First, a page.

Finally, a gag order threat hangs over teachers and principals. They are not allowed to speak to parents about opt out. They can offer no insight into the tests themselves, they cannot advise you if the tests are inappropriate for your child, they can only ask you what you want to do. In many instances teachers and administrators don’t have accurate information themselves on the viability of opt out, so they repeat the lines given them by the NYCDOE: Take the tests! There is a crackdown going on right now to try and strangle the New York City opt out community entirely. Teachers and principals are threatened with being labeled insubordinate if they speak the truth about testing. If they make any attempt to protect children from the abuses of these tests, their careers hang in the balance. This goes for principals as well as teachers. Watch as Anita Skop, Superintendent of Schools in Brooklyn’s District 15, clearly following Chancellor’s orders, explains to parents that under no circumstances should teachers or principals speak with parents about their concerns regarding the tests.
There are no protections here, no local school board or activist union to shield teachers and parents from the wrath of city government. Cross the line and there can be consequences, albeit vague and opaque in nature. And all of this is coming from the allegedly progressive, education-savvy Mayor Bill de Blasio and his handpicked Chancellor Carmen Fariña. Parents are being denied their rights, educators are being silenced, and it’s the kids who suffer.
Bronx Middle School Principal, Jamaal Bowman spoke before Gov. Andrew Cuomo’s Common Core Task Force at The College of New Rochelle in New York on Oct 29. Beginning with his own personal dilemma over choosing a school for his own daughter, Mr. Bowman laid out a vision of what education should be and isn’t under the pressures of the federal mandates associated with NCLB and Race to the Top. This past week the NAEP scores (National Assessment of Educational Progress) were released, revealing significant weaknesses after many years of high stakes testing and educational reform initiatives. The NAEP results reflect the apprehension Mr. Bowman, and many teachers and parents have expressed. The reforms are costly, disruptive and lack any research or evidence to back up the results promised.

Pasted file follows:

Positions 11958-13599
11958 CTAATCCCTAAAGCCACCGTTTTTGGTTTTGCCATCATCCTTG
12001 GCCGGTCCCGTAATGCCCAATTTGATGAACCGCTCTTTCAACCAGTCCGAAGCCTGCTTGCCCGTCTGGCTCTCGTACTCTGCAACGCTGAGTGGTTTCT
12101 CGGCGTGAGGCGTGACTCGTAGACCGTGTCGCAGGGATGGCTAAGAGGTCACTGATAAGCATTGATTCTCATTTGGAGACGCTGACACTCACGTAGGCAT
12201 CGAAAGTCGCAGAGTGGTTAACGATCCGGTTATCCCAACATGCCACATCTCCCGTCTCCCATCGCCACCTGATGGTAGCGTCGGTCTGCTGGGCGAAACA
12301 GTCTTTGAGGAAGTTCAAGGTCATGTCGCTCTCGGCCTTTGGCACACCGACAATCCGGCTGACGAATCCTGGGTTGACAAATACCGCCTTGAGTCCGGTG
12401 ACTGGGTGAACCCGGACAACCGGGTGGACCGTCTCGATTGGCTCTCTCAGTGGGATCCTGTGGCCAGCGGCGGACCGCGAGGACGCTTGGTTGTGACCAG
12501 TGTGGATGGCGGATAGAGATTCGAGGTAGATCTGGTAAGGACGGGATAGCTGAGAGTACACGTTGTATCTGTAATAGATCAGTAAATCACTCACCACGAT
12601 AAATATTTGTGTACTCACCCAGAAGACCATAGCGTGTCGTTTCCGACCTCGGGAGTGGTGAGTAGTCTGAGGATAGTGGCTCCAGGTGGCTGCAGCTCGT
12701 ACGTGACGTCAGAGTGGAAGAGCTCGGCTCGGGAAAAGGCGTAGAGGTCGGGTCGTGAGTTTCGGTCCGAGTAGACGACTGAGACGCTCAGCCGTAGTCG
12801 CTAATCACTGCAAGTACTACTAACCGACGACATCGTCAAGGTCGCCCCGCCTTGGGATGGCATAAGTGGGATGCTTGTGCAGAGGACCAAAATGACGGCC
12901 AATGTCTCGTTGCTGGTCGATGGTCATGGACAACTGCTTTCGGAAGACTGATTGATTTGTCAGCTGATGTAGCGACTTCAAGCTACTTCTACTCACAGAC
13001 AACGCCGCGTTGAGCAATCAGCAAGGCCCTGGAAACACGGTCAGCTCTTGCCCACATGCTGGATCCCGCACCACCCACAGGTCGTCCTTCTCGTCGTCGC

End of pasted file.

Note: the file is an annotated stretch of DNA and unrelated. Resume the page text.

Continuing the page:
Principal Bowman makes the case to the Task Force that if we honestly want to raise student achievement, lower the achievement gap, or the opportunity gap as he calls it and prepare students to meet their future challenges; we need to begin by focusing with great emphasis on birth to 8 years old. Bowman offers up a vision for public education, evidenced by the practices at his CASA Middle School, that is more humane, more intimate and more closely aligned to the needs of students, the strengths of teachers and the innate brilliance in all our kids. Jamaal Bowman knows his kids and with the research to back up his approach, he makes it clear that by empowering teachers and inspiring children toward their passions, in an atmosphere that embraces our diversity, we have the capacity to realize the goals that the current reforms are failing to produce.
The PARCC was once the standardized test of choice for many states laying claim to alignment with CCSS. Once parents started to take a look at the quality of the testing, the curriculum it was aligned to, and the costs to their school districts, all of that changed. Parents really do have the power.